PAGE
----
• I'm surprised by how many commenters here are saying they're fine using a several year-old phone. I get a new one every year (currently Pixel XL), but my employer pays for it. I would have thought many (if not most) of the tech workers at /. would be in the same boat.
    • by enjar ( 249223 )

      I am not part of an on-call rotation, nor support anything that's expected to be available outside business hours. Therefore, I have no reason or desire to be contacted by my employer outside of business hours. I can also not install work-related apps or connect my phone to work email/IM. That's worth the price I pay for the phone -- I can be in contact with friends/family and ignore work entirely when I'm not there.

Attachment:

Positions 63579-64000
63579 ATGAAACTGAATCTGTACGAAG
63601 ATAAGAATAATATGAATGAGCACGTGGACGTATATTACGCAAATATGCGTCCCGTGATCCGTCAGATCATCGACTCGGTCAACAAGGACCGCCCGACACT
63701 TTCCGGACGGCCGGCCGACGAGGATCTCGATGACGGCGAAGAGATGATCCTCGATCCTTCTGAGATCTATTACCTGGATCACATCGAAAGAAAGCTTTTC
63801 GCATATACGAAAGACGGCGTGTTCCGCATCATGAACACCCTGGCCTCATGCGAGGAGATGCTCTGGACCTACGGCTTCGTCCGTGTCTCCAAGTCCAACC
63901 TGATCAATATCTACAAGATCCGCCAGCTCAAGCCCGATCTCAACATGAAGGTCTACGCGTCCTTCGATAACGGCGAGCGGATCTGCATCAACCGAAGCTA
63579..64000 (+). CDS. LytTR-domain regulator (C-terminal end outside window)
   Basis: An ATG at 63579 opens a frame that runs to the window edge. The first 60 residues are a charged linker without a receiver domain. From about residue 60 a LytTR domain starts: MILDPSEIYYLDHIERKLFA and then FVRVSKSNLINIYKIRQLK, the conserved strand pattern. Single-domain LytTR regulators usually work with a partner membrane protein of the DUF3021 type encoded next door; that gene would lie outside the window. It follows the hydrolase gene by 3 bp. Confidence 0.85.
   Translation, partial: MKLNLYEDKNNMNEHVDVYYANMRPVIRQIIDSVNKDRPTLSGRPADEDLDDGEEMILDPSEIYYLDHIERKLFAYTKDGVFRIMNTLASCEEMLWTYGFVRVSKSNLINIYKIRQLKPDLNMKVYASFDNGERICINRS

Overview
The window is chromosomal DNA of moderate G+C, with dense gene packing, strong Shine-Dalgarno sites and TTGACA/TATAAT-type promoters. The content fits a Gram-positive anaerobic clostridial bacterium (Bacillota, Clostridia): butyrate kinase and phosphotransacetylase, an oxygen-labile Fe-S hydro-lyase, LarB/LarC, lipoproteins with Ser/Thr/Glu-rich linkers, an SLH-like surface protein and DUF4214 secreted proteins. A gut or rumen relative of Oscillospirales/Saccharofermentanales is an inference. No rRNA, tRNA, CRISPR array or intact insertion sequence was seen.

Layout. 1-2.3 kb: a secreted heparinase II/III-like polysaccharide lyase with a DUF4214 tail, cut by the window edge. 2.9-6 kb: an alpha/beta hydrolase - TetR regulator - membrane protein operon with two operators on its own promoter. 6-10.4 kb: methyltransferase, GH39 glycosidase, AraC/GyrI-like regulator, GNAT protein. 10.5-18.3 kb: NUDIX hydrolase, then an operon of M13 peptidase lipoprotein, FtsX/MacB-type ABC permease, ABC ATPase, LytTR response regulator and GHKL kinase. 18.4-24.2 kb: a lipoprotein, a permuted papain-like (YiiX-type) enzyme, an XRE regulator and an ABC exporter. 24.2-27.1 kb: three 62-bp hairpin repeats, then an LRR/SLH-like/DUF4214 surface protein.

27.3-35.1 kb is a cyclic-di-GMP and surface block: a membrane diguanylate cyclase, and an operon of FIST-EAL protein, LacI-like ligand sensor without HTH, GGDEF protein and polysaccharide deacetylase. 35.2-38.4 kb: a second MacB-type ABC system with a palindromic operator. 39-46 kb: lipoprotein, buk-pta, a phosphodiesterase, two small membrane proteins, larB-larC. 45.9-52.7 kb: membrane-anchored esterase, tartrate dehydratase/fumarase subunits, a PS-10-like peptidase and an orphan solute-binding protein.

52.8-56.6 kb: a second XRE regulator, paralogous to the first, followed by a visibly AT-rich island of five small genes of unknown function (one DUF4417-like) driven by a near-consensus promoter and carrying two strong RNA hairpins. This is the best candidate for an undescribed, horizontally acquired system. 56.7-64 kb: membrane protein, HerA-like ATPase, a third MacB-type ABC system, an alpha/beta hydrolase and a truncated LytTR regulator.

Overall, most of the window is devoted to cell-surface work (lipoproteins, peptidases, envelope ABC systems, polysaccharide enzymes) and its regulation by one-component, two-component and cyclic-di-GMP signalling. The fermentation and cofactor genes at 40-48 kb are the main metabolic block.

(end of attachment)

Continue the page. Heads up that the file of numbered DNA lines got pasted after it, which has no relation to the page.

What would you do if you had to pay out of pocket for a phone? What would you do if your em

    • I would avoid replacing my cell phone every years even if I get the replacements for free. Changing cell phones is a pain in the ass, and the benefit of getting a new one has to outweigh that cost.

  • I made a spreadsheet and compared my options, leasing through Apple, leasing through AT&T or buying it outright. Here's what I discovered, if you're buying the AppleCare plan they're all the same price. Apple's lease came with AppleCare, the other two did not. If you're like me, and hang on to an iPhone for two years since AT&T dropped the early upgrade option then you're going to need AppleCare because iPhones always break in some way within that first year. But here's the best part, I pitted AT